Your age, overall health, and medical history
The cause and extent of the disorder
Your handedness (left handed or right handed)
Your tolerance for specific medicines, procedures, or therapies
Expectations for the course of the disorder
Your opinion or preference and motivation
The goal of treatment is to improve your ability to communicate through methods that may include:
Nonverbal communication therapies, such as computers or pictures
Group therapy for patients and their families
Living with aphasia
Some people with aphasia recover completely without treatment. But for most people, some amount of aphasia typically remains. Treatments such as speech therapy can often help recover some speech and language functions over time, but many people continue to have problems communicating.
This can sometimes be difficult and frustrating both for the person with aphasia and for family members. It's important for family members to learn the best ways to communicate with their loved one.
Speech therapists can often help with this. Suggestions might include the following:
Include the person with aphasia in conversations
Simplify language by using short, simple sentences
Repeat key words or write them down to clarify meaning as needed
Use a natural conversational manner at an adult level
Encourage all types of communication, including speech, gestures, pointing, or drawing
Don’t correct the person's speech
Give the person plenty of time to express themselves
Help the person become involved outside the home, such as through support groups
For some people, computers can be helpful for both communicating and improving language abilities.
Key points about aphasia
Aphasia is a language disorder caused by damage to parts of the brain that control speech and understanding of language.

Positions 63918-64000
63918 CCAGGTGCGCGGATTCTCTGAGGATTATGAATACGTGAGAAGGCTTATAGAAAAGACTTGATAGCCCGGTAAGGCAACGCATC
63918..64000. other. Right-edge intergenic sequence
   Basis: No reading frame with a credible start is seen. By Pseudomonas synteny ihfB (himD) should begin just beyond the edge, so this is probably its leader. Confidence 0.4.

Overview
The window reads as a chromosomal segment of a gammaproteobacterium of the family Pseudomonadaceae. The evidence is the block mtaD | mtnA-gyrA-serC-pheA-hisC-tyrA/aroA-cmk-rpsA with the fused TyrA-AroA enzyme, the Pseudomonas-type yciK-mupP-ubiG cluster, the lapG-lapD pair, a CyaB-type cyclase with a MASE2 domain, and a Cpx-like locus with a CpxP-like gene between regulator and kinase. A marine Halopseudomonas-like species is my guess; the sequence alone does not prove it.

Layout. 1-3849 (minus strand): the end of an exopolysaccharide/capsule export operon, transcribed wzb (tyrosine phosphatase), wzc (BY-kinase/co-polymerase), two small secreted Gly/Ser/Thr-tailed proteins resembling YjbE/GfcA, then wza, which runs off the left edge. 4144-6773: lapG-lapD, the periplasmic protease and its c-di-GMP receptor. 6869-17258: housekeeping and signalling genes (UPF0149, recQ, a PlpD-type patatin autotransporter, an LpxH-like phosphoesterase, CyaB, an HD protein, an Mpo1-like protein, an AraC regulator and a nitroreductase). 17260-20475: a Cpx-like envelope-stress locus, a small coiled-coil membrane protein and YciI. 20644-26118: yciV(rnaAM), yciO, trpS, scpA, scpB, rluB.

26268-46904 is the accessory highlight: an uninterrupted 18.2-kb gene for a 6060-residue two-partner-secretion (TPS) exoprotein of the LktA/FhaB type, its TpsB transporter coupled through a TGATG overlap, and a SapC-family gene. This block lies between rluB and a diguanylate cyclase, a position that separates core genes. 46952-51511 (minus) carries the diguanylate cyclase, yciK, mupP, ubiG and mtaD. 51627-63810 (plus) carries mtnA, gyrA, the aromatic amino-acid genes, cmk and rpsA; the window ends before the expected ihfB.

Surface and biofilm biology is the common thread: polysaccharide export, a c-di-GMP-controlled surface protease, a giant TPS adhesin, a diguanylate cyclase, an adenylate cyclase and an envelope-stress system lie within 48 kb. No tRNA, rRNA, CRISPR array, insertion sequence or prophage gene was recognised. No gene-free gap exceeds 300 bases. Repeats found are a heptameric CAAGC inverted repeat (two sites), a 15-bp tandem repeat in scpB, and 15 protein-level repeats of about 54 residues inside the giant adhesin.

Depending on which areas of the brain are affected, a person might have different levels of ability to speak and understand others.
Aphasia might get better over time, but many people are left with some loss of language skills. Speech therapy can often be helpful, as can other tools, such as computers that can help people communicate.
Next stepsTips to help you get the most from a visit to your healthcare provider:
Know the reason for your visit and what you want to happen.
Before your visit, write down questions you want answered.
Bring someone with you to help you ask questions and remember what your provider tells you.
At the visit, write down the name of a new diagnosis, and any new medicines, treatments, or tests. Also write down any new instructions your provider gives you.
Know why a new medicine or treatment is prescribed, and how it will help you. Also know what the side effects are.
Ask if your condition can be treated in other ways.
Know why a test or procedure is recommended and what the results could mean.
Know what to expect if you do not take the medicine or have the test or procedure.
If you have a follow-up appointment, write down the date, time, and purpose for that visit.
Know how you can contact your provider if you have questions.